As I mentioned previously, I brought home a puppy late last summer. He’s a Windsprite, a small coated sighthound formerly known as a Longhaired whippet. The name is a bit of a misnomer (which is why it underwent a change this past year) as they are not a recessive coated whippet but a unique breed created from crossing a sheltie and a whippet about 70 years ago.
I never thought getting a puppy was a good idea. I knew they took a lot of work and I’d lamented having certain young, vibrant foster dogs who required more time than I could give. Given Risa’s injury, however, I couldn’t take a chance on a rambunctious adolescent dog who could accidentally injure her. Against my better judgement, I decided a puppy was my best bet. Risa has also always loved puppies.
When I made the decision, it wasn’t the best time to decide to bring in a puppy. The cost of Risa’s care was more than I could afford. But I had no idea if she’d ever compete again and, like it or not, I had to come to grips with the reality that she will not live forever. With her being such an integral part of my life, I couldn’t imagine myself being able to function without her. Without a reason to still train dogs, take walks, leave the house, and generally give a shit about anything. I knew I needed someone to help me get through that loss when it comes. And I needed to get him into things while she was still around so that I didn’t feel I couldn’t do some of these activities again because they were “Risa’s.” I got him for me. . .but I knew he’d be good for her too.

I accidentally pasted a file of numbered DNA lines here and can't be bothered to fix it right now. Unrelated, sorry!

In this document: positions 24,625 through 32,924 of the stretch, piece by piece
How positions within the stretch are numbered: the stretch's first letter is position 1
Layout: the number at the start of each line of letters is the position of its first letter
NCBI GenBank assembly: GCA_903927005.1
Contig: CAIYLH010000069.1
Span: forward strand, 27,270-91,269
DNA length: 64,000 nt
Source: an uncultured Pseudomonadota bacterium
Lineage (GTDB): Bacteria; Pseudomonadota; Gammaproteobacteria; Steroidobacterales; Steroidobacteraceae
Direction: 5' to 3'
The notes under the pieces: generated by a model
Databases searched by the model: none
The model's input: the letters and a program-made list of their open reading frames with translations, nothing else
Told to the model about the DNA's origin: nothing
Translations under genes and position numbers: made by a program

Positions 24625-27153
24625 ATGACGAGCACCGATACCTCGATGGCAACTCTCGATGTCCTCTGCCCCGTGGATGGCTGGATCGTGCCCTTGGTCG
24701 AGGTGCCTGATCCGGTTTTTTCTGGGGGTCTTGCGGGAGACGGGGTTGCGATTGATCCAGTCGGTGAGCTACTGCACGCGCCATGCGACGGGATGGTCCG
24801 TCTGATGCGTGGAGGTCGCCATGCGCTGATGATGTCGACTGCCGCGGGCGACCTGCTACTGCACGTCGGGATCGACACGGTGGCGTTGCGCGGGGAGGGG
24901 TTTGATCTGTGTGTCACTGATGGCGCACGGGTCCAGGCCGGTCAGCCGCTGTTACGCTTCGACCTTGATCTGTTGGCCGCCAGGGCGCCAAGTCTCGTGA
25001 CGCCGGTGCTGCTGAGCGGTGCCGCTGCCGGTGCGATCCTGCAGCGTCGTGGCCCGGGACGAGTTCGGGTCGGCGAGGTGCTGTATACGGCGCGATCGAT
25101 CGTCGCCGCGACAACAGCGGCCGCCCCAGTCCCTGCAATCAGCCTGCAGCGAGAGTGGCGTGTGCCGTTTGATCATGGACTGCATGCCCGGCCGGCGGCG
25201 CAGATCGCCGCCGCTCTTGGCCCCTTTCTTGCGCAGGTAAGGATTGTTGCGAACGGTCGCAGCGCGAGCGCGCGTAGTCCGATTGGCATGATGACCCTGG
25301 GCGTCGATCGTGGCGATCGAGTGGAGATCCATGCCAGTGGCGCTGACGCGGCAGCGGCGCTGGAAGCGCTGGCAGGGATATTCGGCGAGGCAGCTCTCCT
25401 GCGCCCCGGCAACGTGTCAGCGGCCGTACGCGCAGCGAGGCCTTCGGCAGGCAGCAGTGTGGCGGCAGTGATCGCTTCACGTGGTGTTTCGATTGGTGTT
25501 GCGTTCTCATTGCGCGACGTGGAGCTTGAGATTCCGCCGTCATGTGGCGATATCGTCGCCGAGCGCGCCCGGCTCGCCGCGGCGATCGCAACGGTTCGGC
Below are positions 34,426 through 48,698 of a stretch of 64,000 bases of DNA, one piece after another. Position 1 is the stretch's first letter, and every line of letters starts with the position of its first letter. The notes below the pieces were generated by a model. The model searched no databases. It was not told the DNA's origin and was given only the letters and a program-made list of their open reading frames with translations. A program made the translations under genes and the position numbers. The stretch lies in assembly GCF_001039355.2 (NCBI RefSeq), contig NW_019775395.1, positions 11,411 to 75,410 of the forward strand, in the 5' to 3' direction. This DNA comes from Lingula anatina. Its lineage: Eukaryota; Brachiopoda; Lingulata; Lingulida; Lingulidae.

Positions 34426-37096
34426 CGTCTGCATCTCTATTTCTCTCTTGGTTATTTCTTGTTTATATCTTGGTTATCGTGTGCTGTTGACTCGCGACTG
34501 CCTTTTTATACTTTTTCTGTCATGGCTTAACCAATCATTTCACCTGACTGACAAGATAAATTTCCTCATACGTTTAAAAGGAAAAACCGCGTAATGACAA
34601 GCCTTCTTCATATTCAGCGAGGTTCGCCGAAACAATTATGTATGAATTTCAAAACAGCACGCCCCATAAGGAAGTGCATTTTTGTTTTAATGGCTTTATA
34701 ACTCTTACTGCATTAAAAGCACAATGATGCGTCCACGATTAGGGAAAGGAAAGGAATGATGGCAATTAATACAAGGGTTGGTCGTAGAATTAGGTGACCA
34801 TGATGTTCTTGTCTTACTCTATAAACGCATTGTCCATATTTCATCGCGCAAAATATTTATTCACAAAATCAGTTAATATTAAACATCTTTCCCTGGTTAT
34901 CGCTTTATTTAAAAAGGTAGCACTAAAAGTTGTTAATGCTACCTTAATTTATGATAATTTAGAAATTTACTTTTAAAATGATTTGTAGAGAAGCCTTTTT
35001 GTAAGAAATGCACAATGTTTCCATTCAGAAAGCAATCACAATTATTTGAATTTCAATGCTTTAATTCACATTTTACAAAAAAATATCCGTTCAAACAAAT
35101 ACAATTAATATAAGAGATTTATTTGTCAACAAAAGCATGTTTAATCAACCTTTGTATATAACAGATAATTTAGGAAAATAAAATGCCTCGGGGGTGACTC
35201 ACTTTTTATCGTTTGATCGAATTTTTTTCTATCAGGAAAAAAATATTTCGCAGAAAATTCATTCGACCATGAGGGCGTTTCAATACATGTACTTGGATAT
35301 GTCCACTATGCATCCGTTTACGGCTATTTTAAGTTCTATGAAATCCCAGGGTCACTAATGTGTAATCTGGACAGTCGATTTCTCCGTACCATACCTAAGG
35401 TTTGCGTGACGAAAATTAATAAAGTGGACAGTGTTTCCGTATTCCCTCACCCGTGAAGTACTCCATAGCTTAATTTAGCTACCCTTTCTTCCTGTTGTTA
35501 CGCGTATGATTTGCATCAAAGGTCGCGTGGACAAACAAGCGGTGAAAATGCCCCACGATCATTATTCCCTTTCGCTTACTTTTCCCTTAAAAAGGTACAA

Kyu is similar to Risa but different in his own right. He’s confident and bold. Incredibly intelligent and receptive. He’s easy to engage and not super sensitive. He is in love with dogs and people. He’s really everything I wanted. I’m so glad I went to such a great breeder (and friend!) who picked out the perfect puppy for me. He even does a couple behaviors that Risa does which is incredibly sweet and awesome now and someday will cause me to break down and bawl uncontrollably.
He is not perfect, though. He is much barkier than I like (I blame the sheltie). When I first brought him home, he used to cry and scream when he was left alone. He’d work himself up into a panic. I couldn’t shower, feed Risa, do Risa’s PT, or even leave the room without him having a meltdown. I finally had a meltdown of my own after about a week. I debated giving up and sending him back; clearly I was not cut out for this puppy. His breeder talked me off the ledge and I stuck it out. I’m so glad I did. Funny how I never once considered sending Risa back yet her issues were far more severe. Granted, she would have gone back to an uncertain future. Not so with Kyu.
He also eats Risa’s poop if I don’t pick it up right away (gross). He jumps up and pokes me in the face with his nose. He’s bent my glasses and left a scratch on them a couple times. I also think he’d truly like to crawl into my skin; he likes to be THAT close. None of us is perfect but, really, I hit the jackpot with this dog too.
I see so much potential in this dog. Much like I saw in Risa but the road to channel his abilities should be far easier than the one I traveled with Risa. Still, his journey is a continuation of hers. Everything she taught me I will share with him. He will reap the rewards of my struggles and victories with Risa. And he will teach me more and test me in his own way. I have high hopes for him but I also respect who he is and look forward to where he will take me. I never expected I’d ever get a sighthound. They’re not known for being performance dogs or very handler-focused. But Kyu seems to be pretty much the total package I wanted. I’d waited years for a second dog. . .and he was worth it.